Tashkent is an ancient city on the Great Silk Road from China to Europe. Little remains of the ancient city after the 1966 earthquake and earlier modernisation work following the 1917 revolution. Tashkent is a very Soviet city but fortunately, I love the brutalist impressive Soviet style. This means that it has little remaining from its ancient Central Asian past. The city has a mixture of modern new office buildings, hotels, parks and crumbling Soviet style apartment blocks. The streets are generally clean and there are not too many potholes in the city center. Further out, the infrastructure is not so good. But this is to be expected in Central Asia.

The bus service is brilliant and  very cheap. There are regular single decker buses but also some really clapped out marshrutka type ones. They all stop at designated bus stops. Hopping on and off buses is my favourite way of seeing a new city. You get to see the living city and not just the tourist version. The tourist version is fine as, after all, tourists want to see things because they are worth seeing. I also enjoy getting a felt sense of the political and social history of a place and a bus journey and a good guide seems to tick this box for me.

All journeys cost 1200 Som, the Uzbek currency. 1€=9000 Som so 1200 Som is about 13¢. Cheap as chips at twice the price. You get onto the bus through any door and grab a seat. One of the advantages of being a bit elderly is that, when the bus is packed, someone will jump up and offer you a seat. Shortly afterwards a person with a huge fistful of grubby notes comes around to collect fares and tears off a ticket from a numbered roll. They have no uniform or badges, just ordinary clothes. They are very helpful if you’re not sue where to get off.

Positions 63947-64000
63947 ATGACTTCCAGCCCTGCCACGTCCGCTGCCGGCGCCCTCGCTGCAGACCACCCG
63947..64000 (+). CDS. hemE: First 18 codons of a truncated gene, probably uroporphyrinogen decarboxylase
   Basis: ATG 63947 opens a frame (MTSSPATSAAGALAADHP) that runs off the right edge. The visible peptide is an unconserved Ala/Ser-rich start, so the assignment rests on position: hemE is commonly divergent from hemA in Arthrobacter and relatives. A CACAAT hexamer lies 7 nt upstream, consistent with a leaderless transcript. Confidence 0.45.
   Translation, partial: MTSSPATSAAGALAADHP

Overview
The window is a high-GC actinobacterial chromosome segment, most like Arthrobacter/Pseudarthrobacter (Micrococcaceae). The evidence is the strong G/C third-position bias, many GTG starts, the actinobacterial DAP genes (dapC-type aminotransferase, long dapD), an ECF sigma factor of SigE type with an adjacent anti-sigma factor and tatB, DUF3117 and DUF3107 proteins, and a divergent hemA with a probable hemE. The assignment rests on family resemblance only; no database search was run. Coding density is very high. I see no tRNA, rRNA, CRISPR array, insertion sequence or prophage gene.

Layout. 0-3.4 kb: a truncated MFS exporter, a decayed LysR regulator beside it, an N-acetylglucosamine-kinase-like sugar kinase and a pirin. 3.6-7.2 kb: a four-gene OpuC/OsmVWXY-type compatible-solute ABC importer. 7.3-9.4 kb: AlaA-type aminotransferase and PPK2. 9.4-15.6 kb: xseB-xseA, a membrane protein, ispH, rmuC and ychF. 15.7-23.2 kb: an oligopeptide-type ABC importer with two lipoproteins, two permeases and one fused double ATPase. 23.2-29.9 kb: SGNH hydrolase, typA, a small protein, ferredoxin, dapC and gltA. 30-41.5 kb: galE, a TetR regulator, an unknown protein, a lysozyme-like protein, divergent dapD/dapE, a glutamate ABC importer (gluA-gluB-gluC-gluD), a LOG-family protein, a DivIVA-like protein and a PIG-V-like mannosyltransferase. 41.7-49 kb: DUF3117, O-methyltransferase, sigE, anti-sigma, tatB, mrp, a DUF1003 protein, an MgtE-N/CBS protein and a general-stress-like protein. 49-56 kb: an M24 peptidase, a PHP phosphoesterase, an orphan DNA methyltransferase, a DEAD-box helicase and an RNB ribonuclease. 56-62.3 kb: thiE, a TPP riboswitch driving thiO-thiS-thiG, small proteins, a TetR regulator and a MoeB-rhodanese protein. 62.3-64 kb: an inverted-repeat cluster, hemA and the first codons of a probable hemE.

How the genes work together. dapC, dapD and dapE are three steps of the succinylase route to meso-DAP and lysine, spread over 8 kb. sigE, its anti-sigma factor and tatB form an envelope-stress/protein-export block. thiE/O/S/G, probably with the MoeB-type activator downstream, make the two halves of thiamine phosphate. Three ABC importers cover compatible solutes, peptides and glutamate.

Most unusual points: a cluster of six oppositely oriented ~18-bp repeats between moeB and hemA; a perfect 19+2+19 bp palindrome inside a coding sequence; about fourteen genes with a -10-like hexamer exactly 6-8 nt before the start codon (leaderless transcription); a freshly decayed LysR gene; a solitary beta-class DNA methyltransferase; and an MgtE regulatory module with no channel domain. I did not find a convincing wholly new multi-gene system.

Over the last few years the Uzbek government has embarked on a major reconstruction program in the centre of the city. Roads, government buildings and parks are all being reconstructed (many historical buildings and sites are bulldozed in process). To the visitor, the new city looks very impressive, although many of the local residents have yet to see any improvement in their residential areas.

Tashkent is waiting for a boom. The infrastructure, hotels and shops are there but the influx of people and business has failed to materialise. This is caused in part by a combination of government policy and bad publicity, according to an article I read on Wikipedia.


Samarkand (Uzbek language: Samarqand; Persian: سمرقند‎; Russian: Самарканд; Greek: Σαμαρκάνδη), alternatively Samarqand, is a city in modern-day Uzbekistan and is one of the oldest continuously inhabited cities in Central Asia. It was my favourite place to date. It feels very ancient and I loved walking around the sites. The Registan was even more that I had expected. I have researched the Silk Road for about two years now and the Registan seemed to me to be the epitome